The Idea of a University

of the Summa from doing prejudice to the Faculty of Arts. Accordingly, I anticipate that, as in the middle ages both the teaching and the government of the University remained in the Faculty of Arts, in spite of the genius which created or illustrated Theology and Law, so now too, whatever be the splendour of the modern philosophy, the marvellousness of its disclosures, the utility of its acquisitions, and the talent of its masters, still it will not avail in the event, to detrude classical literature and the studies connected with it from the place which they have held in all ages in education.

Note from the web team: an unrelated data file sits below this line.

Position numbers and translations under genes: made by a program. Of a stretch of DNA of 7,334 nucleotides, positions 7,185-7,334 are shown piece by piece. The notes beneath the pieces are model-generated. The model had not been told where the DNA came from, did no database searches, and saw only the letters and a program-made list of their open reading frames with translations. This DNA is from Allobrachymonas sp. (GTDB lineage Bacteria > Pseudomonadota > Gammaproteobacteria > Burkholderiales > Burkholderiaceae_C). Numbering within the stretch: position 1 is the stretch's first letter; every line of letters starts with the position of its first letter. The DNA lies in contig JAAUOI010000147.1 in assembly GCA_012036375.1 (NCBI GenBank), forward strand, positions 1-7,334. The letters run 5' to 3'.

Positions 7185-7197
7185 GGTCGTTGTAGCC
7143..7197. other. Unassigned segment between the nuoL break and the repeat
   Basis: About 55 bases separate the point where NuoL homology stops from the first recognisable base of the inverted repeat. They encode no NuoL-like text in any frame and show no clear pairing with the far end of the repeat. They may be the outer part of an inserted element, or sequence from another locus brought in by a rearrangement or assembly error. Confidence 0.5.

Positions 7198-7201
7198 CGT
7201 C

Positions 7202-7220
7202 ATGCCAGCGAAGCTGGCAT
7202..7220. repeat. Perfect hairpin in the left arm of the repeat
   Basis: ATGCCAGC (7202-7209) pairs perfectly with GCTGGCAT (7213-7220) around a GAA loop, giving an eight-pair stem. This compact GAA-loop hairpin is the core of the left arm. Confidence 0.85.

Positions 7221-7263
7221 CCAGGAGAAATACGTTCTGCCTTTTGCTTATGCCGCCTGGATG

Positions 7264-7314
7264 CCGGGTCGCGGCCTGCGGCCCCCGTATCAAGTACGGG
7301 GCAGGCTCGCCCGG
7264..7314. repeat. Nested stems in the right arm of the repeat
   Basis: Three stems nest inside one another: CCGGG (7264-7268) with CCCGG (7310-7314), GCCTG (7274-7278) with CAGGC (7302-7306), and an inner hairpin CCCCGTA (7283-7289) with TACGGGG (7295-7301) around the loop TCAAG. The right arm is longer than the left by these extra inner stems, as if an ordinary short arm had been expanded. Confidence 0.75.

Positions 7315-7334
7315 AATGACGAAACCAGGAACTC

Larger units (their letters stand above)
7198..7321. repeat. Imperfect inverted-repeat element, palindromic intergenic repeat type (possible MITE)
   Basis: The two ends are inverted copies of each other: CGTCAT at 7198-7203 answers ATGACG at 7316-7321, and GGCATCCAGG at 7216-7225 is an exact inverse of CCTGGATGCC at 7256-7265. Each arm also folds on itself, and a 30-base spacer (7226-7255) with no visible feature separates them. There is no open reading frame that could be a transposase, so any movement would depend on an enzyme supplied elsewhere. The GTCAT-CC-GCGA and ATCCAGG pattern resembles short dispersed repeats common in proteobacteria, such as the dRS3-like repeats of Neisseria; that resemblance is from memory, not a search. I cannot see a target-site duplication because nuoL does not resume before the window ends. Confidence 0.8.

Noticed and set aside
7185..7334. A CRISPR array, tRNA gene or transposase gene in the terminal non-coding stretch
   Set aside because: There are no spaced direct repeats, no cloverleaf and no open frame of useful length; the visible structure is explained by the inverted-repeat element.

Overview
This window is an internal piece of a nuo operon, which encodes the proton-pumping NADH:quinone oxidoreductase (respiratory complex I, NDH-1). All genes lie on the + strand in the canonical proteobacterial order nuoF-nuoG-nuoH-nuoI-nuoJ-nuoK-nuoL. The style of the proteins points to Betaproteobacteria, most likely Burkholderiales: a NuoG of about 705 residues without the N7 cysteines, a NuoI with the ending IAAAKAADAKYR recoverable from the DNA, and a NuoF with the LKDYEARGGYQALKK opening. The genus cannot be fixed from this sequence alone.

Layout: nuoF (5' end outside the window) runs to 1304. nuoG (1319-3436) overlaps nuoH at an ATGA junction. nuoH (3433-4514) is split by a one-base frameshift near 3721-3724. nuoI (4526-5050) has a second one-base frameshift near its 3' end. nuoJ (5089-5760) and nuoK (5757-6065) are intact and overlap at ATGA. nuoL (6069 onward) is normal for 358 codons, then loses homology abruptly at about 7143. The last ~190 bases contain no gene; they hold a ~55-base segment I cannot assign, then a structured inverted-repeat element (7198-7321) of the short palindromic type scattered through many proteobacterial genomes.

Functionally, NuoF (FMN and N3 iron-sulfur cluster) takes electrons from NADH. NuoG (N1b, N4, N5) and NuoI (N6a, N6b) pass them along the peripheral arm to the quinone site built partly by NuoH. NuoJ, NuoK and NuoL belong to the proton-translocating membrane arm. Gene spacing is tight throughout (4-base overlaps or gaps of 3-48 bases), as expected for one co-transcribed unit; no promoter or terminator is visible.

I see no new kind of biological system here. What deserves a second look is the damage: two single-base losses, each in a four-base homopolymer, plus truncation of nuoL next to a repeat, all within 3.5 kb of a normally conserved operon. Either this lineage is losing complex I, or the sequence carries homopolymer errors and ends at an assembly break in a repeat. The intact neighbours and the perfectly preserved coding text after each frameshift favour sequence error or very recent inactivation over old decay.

Such, then, is the course of reflection obviously suggested by the act in which we have been lately engaged, and which we are now celebrating. In the nineteenth century, in a country which looks out upon a new world, and anticipates a coming age, we have been engaged in opening the Schools dedicated to the studies

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